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Re: No Hard Tabs in Code

by SuicideJunkie (Vicar)
on Jul 06, 2010 at 14:44 UTC ( #848229=note: print w/replies, xml ) Need Help??

in reply to No Hard Tabs in Code

8 is a paragraph comment introducing 9..10. Therefore it is indented equally. 9 is the match of a filtering rule. 10 is the replacement, therefore an extra space is inserted to align left delimiters; which is still indentation.

Why would you refuse to distinguish between indentation and alignment even when you know what they are?.

To put it simply, you indent blocks of code, and you align symbols (such as delimiters). If it doesn't matter whether it is 2,3,4,6 or 8 spaces, then it is indentation. If it has to be exactly N spaces then it is alignment.

#indent (arbitrary distance) #\/ \/ while (... or ...) #/\ /|\ /\ #indent alignment (distance must be exactly length("while ("))

If in doubt, run Perltidy with the -i=0 option. It will still add spaces for alignment, but not for indenting.

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Re^2: No Hard Tabs in Code
by Xiong (Hermit) on Jul 06, 2010 at 15:09 UTC

    I deliberately treat all horizontal whitespace alike today. Spaces only.

    It's just as well I don't make the distinction. If I did, I'd have to quibble with your definition. But I don't. "One char to rule them all."

    - the lyf so short, the craft so long to lerne -

      I fail to see what is so difficult about that definition. Indentation is logical spacing. Alignment is the visual spacing.

      TidyPerl knows the difference as shown above.

      Or, to use a heretical example, Python forces you to use only indentation, and forbids alignment.

      I don't think it gets much simpler than saying "The stuff you like to be 2 spaces wide but the guy sitting next to you likes to be 4 spaces wide". That's the indentation.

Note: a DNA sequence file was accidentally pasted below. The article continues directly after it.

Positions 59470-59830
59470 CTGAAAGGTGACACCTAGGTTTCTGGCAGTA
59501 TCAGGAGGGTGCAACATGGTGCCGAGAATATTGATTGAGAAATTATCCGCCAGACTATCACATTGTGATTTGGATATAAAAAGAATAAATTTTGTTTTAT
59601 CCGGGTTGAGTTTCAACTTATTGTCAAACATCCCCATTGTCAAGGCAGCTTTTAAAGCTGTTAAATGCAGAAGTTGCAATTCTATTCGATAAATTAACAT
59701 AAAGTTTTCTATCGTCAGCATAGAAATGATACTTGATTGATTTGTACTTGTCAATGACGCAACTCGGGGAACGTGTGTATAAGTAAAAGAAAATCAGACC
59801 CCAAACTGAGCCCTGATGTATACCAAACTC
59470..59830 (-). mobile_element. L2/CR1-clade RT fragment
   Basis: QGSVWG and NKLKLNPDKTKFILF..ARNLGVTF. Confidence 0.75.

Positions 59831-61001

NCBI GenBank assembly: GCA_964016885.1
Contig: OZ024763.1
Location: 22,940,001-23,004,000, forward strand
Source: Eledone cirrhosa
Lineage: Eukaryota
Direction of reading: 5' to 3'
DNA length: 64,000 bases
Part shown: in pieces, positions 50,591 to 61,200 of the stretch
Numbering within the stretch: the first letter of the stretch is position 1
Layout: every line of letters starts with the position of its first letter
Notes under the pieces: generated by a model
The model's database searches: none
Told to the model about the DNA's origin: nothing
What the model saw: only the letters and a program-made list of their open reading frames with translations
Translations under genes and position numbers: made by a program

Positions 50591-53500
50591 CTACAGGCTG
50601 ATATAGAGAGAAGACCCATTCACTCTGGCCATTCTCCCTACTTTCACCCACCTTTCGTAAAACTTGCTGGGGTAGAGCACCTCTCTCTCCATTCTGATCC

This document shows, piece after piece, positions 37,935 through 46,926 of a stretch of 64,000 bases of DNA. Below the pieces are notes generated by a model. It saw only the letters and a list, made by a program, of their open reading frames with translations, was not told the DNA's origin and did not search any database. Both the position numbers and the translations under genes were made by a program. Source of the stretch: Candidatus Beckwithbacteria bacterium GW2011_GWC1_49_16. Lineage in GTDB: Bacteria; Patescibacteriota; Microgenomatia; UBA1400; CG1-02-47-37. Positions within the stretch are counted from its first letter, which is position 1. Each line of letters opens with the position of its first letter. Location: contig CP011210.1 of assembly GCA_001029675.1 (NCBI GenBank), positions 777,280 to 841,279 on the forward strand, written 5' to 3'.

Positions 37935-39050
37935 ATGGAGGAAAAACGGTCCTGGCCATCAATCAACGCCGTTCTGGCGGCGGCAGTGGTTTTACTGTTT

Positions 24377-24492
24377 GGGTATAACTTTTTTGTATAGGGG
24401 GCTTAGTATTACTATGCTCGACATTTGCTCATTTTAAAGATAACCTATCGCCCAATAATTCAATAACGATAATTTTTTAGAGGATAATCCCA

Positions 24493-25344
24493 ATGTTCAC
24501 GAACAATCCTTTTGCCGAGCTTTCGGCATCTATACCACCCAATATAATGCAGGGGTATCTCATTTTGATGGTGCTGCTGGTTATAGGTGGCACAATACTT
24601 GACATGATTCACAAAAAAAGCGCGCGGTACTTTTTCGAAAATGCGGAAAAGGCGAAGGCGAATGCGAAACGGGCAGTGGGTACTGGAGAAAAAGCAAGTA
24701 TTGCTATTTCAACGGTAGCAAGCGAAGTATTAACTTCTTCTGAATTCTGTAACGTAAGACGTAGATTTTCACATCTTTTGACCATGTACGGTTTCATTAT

Or, to use a heretical example, Python forces you to use only indentation, and forbids alignment.

        Python forces you to indent consistently but does not mandate what consistency is required (it's possible to mix tabs and spaces, but that's unfortunate).

        Python does not mandate alignment (though there is common practice - see PEP8), and if you wanted to format a Python dict like a (standard) Perl hash with keys, colons, and values each aligned, you could. You could also put the closing brace wherever you wanted: end of line, start of next line, indented, matching the opening brace... Same goes for method parameters - the "def" has to be at the correct indentation, but everything after that is freely alignable. If you wanted to align open parentheses of every method, align parameters one below another, and close the parentheses 4 spaces in, you can. etc etc etc.

        It is possible to write any program in perfectly legal, if unpleasant, python where only a single character has forced indentation, and everything else can be freely aligned. (It's also possible to write any program with a total of 2 keywords and no other letters, numbers, or hardcoded strings, but that's considered impolite)

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